Top 10 Traits of Successful IT Pros

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Be adaptable continued

Adaptability is also critical at the macro level. Standard ways of doing things change all the time. PCs with mainframe access gave way to network servers, which led to server sprawl, which then led to the rise of virtualization that is evolving into cloud computing. Networking standards for PCs in the 1980s didn't really exist to any wide degree. We carried floppy disks between computers to share information or, if we were really cutting edge, shared data over a 9,600 bps modem. That gave way to ARCNET, Token Ring, FDDI, and ethernet physically and NetBEUI, IPX, and TCP/IP in the 1990s, which settled to TCP/IP over ethernet in the 2000s with many switches, routers and other devices to manage, control and secure traffic. Today, software-defined networking (SDN) and network functions virtualization (NFV) are changing the conversation in networking. Banyan Vines was superseded by Novell Netware, which was in turn replaced by Linux/UNIX and Windows servers. Programming, storage and many other areas have undergone similar transformations.

In each case, you need to adapt and change or get left behind with skills from the previous era that are no longer in demand.

What makes a successful IT professional? This has been discussed and debated and considered for years. While many technical abilities relate to a person's success – and all are vital – in this slideshow, John Hales, a Global Knowledge instructor, focuses on the general character attributes every IT pro should have and on the things that every IT pro should know or do. While general character attributes, like being ethical or inquisitive, are more difficult to learn and develop, professional skills, such as knowing when to say you don't know something or not being afraid to call technical support, can be learned and honed.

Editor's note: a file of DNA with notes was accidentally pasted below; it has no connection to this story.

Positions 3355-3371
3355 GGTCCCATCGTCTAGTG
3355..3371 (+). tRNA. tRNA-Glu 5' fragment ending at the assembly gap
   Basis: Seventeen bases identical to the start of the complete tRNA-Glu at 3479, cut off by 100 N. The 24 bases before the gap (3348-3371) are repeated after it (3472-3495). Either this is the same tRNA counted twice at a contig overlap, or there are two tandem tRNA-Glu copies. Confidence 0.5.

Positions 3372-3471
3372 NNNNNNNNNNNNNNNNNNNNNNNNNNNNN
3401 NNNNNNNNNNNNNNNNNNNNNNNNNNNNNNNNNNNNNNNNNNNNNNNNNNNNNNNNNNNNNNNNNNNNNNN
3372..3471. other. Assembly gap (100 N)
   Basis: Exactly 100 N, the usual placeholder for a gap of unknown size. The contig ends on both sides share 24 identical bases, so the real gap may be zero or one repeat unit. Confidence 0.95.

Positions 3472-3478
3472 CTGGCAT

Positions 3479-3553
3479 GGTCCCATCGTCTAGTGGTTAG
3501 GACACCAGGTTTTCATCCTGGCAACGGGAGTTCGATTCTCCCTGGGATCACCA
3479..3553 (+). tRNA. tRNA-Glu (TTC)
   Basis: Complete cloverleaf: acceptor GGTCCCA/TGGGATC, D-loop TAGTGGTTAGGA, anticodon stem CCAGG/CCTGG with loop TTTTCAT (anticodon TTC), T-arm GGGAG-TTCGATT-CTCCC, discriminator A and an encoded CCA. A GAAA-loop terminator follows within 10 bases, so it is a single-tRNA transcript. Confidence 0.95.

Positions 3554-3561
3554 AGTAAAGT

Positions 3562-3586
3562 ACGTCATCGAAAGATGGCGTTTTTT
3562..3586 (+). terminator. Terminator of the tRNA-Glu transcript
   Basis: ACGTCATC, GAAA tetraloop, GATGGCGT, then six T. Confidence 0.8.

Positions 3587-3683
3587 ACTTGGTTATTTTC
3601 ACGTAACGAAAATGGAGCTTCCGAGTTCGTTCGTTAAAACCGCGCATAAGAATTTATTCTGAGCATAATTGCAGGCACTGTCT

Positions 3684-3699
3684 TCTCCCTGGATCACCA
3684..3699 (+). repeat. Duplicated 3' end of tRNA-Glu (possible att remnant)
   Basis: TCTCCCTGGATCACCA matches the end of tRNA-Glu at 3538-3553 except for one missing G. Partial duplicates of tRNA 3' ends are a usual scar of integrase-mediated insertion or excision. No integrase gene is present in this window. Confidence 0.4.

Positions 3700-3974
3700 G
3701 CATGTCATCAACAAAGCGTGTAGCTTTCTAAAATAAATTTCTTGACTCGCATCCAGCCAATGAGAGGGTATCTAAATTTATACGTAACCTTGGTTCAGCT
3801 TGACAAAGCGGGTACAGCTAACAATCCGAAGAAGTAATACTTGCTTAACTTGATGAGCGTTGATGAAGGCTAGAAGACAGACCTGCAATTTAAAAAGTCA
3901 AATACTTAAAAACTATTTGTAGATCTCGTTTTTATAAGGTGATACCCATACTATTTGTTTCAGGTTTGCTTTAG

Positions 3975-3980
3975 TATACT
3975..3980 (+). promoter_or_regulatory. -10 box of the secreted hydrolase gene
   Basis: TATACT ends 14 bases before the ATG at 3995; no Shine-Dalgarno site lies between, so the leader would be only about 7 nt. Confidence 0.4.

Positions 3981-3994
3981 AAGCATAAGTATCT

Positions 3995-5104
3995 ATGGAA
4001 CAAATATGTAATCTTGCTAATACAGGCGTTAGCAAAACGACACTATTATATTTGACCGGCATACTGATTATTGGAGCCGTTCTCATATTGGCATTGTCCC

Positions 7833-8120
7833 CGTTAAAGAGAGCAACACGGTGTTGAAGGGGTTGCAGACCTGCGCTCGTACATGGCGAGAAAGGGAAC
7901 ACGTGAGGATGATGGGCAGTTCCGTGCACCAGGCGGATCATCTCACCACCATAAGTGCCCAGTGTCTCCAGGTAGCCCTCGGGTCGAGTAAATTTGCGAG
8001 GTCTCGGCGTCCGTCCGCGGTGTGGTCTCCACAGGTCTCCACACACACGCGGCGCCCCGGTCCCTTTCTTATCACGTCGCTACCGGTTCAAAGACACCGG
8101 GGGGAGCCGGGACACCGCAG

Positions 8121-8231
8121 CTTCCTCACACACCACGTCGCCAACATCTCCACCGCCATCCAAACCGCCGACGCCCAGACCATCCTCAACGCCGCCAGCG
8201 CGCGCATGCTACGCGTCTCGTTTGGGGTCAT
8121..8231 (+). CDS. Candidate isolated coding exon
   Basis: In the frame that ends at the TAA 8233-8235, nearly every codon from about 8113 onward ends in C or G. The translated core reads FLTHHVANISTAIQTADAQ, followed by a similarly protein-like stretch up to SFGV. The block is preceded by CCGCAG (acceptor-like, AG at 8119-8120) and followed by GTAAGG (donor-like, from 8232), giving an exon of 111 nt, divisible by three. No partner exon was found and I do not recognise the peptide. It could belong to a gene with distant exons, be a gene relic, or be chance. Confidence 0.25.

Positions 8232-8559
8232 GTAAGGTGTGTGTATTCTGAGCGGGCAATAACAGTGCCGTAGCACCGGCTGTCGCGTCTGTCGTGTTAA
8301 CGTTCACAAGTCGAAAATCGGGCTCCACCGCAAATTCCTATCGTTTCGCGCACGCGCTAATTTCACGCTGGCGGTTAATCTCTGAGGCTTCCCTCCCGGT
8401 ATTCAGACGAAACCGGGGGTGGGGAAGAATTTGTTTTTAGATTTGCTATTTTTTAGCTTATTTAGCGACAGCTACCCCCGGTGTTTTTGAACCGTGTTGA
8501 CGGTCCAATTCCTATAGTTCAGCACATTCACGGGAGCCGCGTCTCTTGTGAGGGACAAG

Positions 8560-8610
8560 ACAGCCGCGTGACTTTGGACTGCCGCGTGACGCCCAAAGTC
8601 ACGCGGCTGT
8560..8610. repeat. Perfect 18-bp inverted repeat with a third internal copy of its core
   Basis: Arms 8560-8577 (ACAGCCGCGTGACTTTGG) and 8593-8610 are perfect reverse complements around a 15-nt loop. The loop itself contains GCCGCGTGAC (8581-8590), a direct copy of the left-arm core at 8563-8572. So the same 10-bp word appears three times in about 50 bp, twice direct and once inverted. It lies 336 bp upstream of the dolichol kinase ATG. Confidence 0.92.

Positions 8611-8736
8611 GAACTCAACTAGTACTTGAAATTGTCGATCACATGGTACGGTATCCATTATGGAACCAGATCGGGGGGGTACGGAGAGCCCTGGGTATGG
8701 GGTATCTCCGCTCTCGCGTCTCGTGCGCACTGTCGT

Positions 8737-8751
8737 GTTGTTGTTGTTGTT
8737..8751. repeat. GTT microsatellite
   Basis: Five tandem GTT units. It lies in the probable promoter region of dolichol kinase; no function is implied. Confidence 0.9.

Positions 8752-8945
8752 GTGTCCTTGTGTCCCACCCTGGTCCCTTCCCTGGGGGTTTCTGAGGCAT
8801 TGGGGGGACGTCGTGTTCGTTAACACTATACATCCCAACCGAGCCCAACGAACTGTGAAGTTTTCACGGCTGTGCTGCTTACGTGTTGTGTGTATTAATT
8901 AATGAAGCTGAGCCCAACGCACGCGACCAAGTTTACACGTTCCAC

If you are considering becoming an IT professional, pay special attention to the character attributes to see if yours match. Anyone can improve in the "things you know or do" category, whether you are just starting out or have worked in the field for years.

John Hales, Global Knowledge Instructor, A+, Network+, CTT+, MCSE, MCDBA, MOUS, VCP, VCAP, VCI, EMCSA


Related Topics : A Big Market for Big Data Jobs, Midmarket CIO, IT Management Automation, SharePoint, Technology Markets

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